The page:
The Constitution prohibits discrimination on the basis of race, sex, religion, disability, language, or social status. The courts are empowered specifically to order enforcement of these prohibitions, although enforcement by the authorities is generally inadequate, in part due to limited financial resources.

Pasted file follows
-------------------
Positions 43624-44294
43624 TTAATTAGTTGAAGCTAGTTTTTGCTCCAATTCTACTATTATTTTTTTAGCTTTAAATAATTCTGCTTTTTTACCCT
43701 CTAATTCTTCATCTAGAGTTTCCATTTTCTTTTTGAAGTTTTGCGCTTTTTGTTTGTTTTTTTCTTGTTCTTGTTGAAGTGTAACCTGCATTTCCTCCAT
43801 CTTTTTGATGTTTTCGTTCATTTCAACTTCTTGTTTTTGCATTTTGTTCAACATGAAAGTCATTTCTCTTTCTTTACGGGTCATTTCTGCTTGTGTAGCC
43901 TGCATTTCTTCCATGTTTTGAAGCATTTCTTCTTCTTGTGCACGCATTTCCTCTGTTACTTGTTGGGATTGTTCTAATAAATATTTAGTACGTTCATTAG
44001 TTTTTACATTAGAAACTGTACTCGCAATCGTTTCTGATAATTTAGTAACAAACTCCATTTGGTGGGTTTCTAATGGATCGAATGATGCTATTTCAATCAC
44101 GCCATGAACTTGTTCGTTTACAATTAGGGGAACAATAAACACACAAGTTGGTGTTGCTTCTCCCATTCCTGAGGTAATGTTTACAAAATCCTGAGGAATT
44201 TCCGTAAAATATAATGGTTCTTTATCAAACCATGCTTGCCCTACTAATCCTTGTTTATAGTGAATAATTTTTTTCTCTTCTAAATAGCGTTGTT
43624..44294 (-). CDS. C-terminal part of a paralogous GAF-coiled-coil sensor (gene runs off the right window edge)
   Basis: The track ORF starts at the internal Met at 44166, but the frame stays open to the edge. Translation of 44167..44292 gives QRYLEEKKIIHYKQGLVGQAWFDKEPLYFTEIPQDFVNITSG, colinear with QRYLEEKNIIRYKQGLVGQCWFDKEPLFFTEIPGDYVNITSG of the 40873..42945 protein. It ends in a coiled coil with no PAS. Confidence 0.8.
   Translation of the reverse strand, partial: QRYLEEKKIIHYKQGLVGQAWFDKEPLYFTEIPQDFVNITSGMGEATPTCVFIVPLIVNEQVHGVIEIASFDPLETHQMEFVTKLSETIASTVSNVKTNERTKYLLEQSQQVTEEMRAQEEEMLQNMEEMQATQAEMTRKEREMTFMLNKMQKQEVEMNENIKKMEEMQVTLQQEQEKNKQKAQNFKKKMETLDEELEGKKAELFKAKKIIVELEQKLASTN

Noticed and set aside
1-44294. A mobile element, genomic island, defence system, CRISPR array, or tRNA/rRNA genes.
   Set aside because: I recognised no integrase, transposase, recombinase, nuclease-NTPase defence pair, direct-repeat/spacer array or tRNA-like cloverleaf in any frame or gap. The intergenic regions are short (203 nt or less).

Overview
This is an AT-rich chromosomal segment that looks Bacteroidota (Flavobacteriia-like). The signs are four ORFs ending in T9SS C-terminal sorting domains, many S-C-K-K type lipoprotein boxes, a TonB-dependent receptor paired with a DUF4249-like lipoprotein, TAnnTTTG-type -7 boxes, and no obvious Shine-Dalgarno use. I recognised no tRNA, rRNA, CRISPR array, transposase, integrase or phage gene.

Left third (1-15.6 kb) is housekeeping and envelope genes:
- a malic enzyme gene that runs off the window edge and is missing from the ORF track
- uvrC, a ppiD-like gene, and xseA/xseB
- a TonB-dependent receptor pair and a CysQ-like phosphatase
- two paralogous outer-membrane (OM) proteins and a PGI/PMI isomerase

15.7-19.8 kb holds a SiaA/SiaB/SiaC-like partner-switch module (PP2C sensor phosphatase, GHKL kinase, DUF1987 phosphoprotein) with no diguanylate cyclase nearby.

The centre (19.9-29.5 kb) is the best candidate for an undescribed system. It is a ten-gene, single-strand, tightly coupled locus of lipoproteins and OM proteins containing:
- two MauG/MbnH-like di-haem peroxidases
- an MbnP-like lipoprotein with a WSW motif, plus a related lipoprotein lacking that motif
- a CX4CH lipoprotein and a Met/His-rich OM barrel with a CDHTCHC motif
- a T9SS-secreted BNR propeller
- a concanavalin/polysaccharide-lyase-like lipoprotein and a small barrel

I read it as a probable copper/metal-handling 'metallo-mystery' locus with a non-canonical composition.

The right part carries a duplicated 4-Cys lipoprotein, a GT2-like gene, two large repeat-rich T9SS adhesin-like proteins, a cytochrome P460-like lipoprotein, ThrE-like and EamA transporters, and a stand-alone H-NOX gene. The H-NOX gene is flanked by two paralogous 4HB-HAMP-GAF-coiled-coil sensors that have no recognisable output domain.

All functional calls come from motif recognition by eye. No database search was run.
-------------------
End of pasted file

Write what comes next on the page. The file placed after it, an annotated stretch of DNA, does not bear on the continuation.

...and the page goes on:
Violence against women, including rape and domestic violence, remains a significant problem. These abuses usually go unreported and seldom come before the courts. The police tend not to intervene in domestic disputes. However, in June Parliament passed and the President signed legislation to double the mandatory sentence for rape (from 3 to 10 years to 5 to 25 years), marking a victory for lobbying efforts by women's groups. The media increasingly report cases of assault and rape. FIDA wrote a handbook and presented a workshop on domestic violence and provides free legal aid for poor women. However, FIDA believes that women's shelters must be built in order for legal intervention to be effective. In November the police administration established a "women and juvenile unit" to handle cases involving domestic violence, child abuse and juvenile offenses. By year's end, the unit had received 78 cases. Located in Accra, the unit will work closely with the Department of Social Welfare, FIDA and the Legal Aid Board. In June Parliament passed amendments to the 1960 Criminal Code to provide additional protection for women and children. The legislation added new definitions of sexual offenses and strengthened punishments for others. The provisions of the bill ban the practice of "customary servitude" (known as Trokosi), protect women accused of witchcraft, double the mandatory sentence for rape, raise the age of criminal responsibility from 7 years to 12, criminalize indecent assault and forced marriages, and raise punishments for defilement, incest, and prostitution involving children. The President signed the bill into law in September. Women continue to experience societal discrimination. Women in urban centers and those with skills and training encounter little overt bias, but resistance to women entering nontraditional fields persists. Few women enter college. Women, especially in rural areas, remain subject to burdensome labor conditions and traditional male dominance. Traditional practices and social norms often deny women inheritances and property, a legally registered marriage (and with it, certain legal rights), and the maintenance and custody of children, all provided for by statute. Rural women can be punished with banishment by traditional village authorities for teenage pregnancy or suspected witchcraft. The press reported that hundreds of women accused of witchcraft were sent to penal villages in the Northern Region by traditional authorities such as a shaman. In 1997, 2 villages contained 400 elderly women, and 1 village contained 2,000 women and family members, all sentenced by a village authority who claimed to have the power to divine witches. Although the women face no formal legal sanction if they leave, most fear that they would be beaten to death if caught outside the penal villages. Forced labor also occurs at the camps for women accused of witchcraft. Legislation effective during the year provides some additional protection to women banned from their communities for alleged witchcraft. The CHRAJ and human rights NGO's are mounting a campaign to end this traditional practice, which violates the victims' constitutional rights. The challenge lies not only in persuading custodians of the witches' homes to abolish the practice, but also in educating the community so the women will be allowed to return safely to their homes. In September a national newspaper reported FIDA had persuaded custodians to abolish the Gambaga witches home in the Northern region, contingent on the performance of "exorcism" rites and payment of accommodation and discharge fees. However, a few months later, the newspaper reported an increase in the number of alleged witches banished to the home, largely due to the communities' belief that these women were responsible for an outbreak of cerebrospinal meningitis which claimed many lives in the region. At the end of the year, communities in East and West Mamprusi districts of the Northern region also committed to set alleged witches free from their camps following a workshop organized by women's NGO's. Women's rights groups are active in educational campaigns and in programs to provide vocational training, legal aid, and other support to women. The Government also is active in educational programs, and the President and First Lady are among the most outspoken advocates of women's rights.